‘‘The experienced people can sort of just go and find a swarm that’s turned up somewhere and they just get a box and take it in there. But I was told by a friend that it’s good to get an established hive from someone who knows what they’re doing.’’
Perry’s backyard is filled with fruit trees, chickens, and Georgette, a trusty duck who follows him everywhere.
He wears a full suit when inspecting the hive and has yet to be stung, declaring bees as docile for the most part.
‘‘It’s become a cool thing now,’’ he says of beekeeping. ‘‘You’ll have chooks and a vegie garden and you’ll have a beehive as well. It will be commonplace.’’
On the outskirts of Keilor, microbiologist Daniel Palm is also looking to the future, though on a much grander scale.
Palm’s interest in bees dates back to his childhood, but resurfaced only two years ago when his father-in-law put in a vegie patch at his Taylors Lakes home and said how he’d love to get a beehive.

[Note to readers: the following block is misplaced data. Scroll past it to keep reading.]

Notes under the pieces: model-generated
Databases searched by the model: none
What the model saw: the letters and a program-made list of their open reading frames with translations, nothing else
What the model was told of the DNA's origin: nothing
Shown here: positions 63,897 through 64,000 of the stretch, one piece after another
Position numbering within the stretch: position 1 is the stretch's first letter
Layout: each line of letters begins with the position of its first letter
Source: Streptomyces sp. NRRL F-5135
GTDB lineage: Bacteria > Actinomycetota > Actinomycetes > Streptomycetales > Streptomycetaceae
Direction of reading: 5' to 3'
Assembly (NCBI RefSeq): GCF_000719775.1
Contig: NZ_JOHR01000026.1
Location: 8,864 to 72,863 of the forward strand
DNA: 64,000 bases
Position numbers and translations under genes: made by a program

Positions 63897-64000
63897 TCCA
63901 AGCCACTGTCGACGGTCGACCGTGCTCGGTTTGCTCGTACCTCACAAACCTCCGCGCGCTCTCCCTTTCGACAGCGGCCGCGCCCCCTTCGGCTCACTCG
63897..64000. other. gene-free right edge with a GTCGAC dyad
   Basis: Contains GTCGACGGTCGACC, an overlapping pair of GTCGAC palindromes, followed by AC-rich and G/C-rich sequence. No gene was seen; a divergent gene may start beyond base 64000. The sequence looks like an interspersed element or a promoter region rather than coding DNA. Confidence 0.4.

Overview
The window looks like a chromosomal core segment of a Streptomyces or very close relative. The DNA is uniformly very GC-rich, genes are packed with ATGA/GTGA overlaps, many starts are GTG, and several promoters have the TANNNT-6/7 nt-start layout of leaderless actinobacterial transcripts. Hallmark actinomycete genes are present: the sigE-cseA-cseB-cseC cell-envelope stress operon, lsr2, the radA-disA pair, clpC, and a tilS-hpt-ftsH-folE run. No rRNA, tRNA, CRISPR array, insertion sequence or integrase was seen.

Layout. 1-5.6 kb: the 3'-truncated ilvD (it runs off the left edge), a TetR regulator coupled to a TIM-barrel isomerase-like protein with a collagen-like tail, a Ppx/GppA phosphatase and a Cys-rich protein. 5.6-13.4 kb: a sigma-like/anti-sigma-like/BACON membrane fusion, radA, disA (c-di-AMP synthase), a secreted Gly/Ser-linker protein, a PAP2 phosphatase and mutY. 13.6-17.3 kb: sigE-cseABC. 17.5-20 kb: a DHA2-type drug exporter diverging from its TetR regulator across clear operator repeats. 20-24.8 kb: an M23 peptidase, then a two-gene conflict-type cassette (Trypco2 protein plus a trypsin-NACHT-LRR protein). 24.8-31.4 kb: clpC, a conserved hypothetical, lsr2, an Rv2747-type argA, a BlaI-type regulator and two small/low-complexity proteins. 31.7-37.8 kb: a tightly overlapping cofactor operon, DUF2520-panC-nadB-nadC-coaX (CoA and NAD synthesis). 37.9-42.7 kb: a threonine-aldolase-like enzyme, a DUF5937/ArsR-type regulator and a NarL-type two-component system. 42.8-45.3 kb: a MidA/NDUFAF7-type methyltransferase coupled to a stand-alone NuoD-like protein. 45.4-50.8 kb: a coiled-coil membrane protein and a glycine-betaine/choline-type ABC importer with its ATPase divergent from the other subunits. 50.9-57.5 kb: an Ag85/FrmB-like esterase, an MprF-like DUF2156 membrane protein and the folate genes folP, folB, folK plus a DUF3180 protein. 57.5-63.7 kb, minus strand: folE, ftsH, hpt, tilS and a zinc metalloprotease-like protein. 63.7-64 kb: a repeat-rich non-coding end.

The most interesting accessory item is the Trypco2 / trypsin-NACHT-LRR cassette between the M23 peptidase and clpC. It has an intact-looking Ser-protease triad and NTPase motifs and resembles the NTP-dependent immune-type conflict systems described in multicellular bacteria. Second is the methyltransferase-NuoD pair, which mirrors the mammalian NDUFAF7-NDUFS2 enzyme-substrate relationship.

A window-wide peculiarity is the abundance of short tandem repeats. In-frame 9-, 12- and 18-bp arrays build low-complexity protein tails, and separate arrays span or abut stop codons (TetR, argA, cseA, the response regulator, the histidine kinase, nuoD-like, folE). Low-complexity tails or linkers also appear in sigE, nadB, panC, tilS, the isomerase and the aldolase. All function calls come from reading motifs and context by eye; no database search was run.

‘‘I got my first hive when I was 13,’’ says Palm, who was raised on a country property.
‘‘As a 13-year-old you don’t have a huge amount of cashflow so I didn’t have the money to buy all the gear that I needed to work the hive effectively. The hive pretty much sat in my backyard until it went feral and it disappeared.’’
The hive never made it to his father-in-law but Palm’s interest was pricked.
One hive quickly grew to 30, and a blossoming business on the side called Dan the BeeMan.
His services include removing hives for people and selling hives and equipment to wannabe beekeepers.
He’ll put the swarm in a box, provide the equipment, and train and mentor you.
There’s also several pollination contracts where he sets up a hive to help farmers, like a recent canola crop in Clarkefield.